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Vascular Biology - Xin Xhang

     Cell adhesion and cell migration play important roles in variety of physiological and pathological events such as blood vessel formation and remodeling, cancer invasion and metastasis, and inflammation. By using integrins and their associated tetraspanins as example, we are studying the roles and mechanisms of cell adhesion and cell migration in vascular morphogenesis, with emphasis on pathological angiogenesis, and vascular inflammation, with emphasis on vascular stability and leakage. We combine both in vitro and in vivo approaches and integrate experimental and systems biology approaches in our research. 

 

     For the research in vascular biology field, our earlier study revealed that tetraspanin CD151 promotes vascular stability, and our recent observations with endothelium-specific Cd151 knockout mice in several vascular hyper-permeability models further support the conclusion of CD151 as enhancer of vascular stability. By balancing Rac1 and RhoA activities, CD151 reinforces endothelial cell-cell and cell-matrix adhesiveness and confines actin cytoskeletal traction to stabilize micro-vasculature and reduce vascular hyper-permeability. The vascular function of tetraspanin CD82 was basically unknown. Our recent study demonstrated that CD82 inhibits pathological angiogenesis in vivo and in vitro. CD82 appears not to alter cell proliferation and survival but inhibits endothelial cell movement, given the fact that major changes of CD82-absent endothelial cells are the enhanced migration and invasion. Such changes in endothelial cell motility are directly linked to the altered endothelial cell-matrix adhesiveness.  Together, our study indicates that CD82 and CD151 are needed for properly maintaining the adhesiveness of endothelial cells and coordinately regulate the movement of endothelial cells.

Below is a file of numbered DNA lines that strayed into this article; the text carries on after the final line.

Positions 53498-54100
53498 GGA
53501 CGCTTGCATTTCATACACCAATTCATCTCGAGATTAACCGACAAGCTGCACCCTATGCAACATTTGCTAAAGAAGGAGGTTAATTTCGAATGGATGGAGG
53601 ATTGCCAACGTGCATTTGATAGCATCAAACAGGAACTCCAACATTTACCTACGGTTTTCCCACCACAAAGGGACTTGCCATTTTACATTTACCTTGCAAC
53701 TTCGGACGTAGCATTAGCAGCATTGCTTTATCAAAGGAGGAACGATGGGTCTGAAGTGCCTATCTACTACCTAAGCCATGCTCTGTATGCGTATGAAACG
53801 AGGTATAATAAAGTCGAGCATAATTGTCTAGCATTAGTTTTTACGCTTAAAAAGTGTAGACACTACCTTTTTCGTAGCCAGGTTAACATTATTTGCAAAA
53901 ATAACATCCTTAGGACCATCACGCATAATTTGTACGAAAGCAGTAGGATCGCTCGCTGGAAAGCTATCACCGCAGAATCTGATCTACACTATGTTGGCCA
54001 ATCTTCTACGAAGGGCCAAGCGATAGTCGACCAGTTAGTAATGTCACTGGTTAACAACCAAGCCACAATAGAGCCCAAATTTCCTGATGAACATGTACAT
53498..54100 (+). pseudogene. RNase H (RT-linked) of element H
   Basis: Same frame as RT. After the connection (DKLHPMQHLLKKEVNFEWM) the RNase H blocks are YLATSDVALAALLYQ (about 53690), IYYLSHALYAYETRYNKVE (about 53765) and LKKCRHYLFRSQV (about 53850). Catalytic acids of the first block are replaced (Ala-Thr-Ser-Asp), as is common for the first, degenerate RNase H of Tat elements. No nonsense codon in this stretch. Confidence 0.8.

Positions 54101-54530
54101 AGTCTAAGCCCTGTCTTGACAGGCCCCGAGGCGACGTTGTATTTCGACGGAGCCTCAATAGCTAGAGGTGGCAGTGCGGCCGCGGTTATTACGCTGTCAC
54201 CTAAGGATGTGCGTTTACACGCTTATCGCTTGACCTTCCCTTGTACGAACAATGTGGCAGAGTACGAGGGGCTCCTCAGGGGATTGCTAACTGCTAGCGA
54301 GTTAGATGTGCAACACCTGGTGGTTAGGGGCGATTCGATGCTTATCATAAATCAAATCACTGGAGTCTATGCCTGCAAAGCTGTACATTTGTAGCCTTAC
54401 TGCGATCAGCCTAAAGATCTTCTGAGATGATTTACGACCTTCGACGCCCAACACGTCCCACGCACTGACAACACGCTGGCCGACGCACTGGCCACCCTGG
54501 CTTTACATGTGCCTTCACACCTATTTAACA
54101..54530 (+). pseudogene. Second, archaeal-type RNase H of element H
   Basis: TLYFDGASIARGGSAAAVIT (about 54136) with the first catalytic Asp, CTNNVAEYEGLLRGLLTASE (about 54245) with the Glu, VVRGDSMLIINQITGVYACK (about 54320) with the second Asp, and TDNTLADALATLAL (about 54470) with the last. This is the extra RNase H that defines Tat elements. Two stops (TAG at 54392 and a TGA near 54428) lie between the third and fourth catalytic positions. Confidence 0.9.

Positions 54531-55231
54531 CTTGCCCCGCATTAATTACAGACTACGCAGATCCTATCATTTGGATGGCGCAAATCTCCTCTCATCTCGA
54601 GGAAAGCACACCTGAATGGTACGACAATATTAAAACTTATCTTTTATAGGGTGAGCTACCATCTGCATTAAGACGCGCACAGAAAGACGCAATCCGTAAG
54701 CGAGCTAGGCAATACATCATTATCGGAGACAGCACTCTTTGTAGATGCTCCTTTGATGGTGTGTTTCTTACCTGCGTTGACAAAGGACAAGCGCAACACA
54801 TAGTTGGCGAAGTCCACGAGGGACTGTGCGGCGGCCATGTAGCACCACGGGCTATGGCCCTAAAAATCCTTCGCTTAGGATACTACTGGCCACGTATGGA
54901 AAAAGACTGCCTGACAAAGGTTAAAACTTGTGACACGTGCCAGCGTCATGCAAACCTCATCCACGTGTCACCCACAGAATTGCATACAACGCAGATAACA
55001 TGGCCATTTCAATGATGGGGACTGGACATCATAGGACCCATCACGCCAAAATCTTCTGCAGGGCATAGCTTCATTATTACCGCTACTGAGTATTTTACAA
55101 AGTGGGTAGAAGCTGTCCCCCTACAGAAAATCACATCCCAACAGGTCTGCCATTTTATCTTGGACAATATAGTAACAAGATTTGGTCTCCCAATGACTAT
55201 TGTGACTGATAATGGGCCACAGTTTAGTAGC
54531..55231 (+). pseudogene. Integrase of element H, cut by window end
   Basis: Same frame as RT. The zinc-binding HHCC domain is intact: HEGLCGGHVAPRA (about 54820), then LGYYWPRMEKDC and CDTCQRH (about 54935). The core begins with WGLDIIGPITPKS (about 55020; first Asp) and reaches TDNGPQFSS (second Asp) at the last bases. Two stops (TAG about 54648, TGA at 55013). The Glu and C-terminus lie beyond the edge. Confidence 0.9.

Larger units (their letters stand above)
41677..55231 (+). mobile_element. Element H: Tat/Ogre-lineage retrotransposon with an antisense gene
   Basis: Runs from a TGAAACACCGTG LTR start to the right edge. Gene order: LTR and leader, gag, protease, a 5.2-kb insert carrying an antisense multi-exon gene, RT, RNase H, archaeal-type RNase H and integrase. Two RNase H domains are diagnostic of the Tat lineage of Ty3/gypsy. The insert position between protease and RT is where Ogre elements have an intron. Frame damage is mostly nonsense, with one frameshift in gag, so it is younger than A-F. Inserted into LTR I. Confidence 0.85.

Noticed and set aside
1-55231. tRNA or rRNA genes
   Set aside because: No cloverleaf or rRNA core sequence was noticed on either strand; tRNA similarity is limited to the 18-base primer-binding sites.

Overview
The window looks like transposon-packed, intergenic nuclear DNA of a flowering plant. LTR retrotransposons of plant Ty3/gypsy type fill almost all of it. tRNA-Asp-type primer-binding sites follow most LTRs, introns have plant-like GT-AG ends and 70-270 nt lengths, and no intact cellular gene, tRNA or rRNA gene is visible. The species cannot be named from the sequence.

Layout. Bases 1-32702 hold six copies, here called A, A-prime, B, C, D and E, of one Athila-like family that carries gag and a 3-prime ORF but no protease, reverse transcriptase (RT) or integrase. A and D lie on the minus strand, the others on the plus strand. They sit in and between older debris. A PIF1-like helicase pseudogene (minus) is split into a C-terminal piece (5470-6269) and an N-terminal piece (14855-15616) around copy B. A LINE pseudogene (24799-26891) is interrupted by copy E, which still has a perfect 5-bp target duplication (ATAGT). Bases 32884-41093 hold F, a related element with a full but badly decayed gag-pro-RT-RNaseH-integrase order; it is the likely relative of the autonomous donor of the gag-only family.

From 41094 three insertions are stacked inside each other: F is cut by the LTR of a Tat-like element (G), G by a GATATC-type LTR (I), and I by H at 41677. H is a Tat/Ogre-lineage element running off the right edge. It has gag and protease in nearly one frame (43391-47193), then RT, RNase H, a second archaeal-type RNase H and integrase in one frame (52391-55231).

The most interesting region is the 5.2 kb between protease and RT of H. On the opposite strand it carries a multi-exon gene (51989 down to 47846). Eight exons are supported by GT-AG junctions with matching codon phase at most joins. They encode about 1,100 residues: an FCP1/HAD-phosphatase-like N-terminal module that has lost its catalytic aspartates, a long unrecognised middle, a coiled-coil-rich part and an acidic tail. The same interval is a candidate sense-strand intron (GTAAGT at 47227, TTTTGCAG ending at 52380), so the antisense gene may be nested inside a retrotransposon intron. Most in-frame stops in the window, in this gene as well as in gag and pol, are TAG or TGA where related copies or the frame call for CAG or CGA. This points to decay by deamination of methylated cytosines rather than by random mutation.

Another research direction of the lab is to understand the role and mechanism of integrins and their associated tetraspanins in tumor progression. Tetraspanins either promote or suppress tumor invasion and metastasis. Their effects on tumor progression depend on the multimolecular transmembrane complex called tetraspanin-enriched membrane domain (TEMD) and are attributed to the alterations in the 1) motogenic and mitogenic behaviors and/or 2) microenvironmental interactions of tumor cells. As the modifiers of cell membrane structure and function, tetraspanins have emerged as diagnostic and prognostic markers and therapeutic targets for tumor progression. Again, our studies centers on tetraspanins CD82 and CD151, which are structurally similar but functionally opposite. Specifically, during tumor progression, CD82 inhibits tumor cell migration and invasion and suppresses tumor metastasis while CD151 promotes tumor cell migration and invasion and facilitates tumor metastasis. For example, we recently demonstrated that, at the molecular level, i) the interaction of CD82 with membrane microdomain is needed for the motility-inhibitory activity of CD82 and ii) the post-translational modifications of CD82 proteins are required for this interaction. At cellular level, the forced expression of CD82 in invasive and metastatic cancer cells results in i) coalescence of TEMD with lipid rafts, ii) attenuation of both growth factor and integrin signaling, and iii) diminution of motility-related events such as protrusion and retraction. Moreover, at the organism level, CD82 suppresses the metastatic steps before and/or at the tumor intravasation. In summary, our study underlines that tetraspanins regulates tumor cell migration, cancer invasion, and cancer metastasis as an organizer for membrane microdomains such as lipid rafts and TEMDs and that tetraspanins are the ideal diagnostic markers and therapeutic target against tumor progression.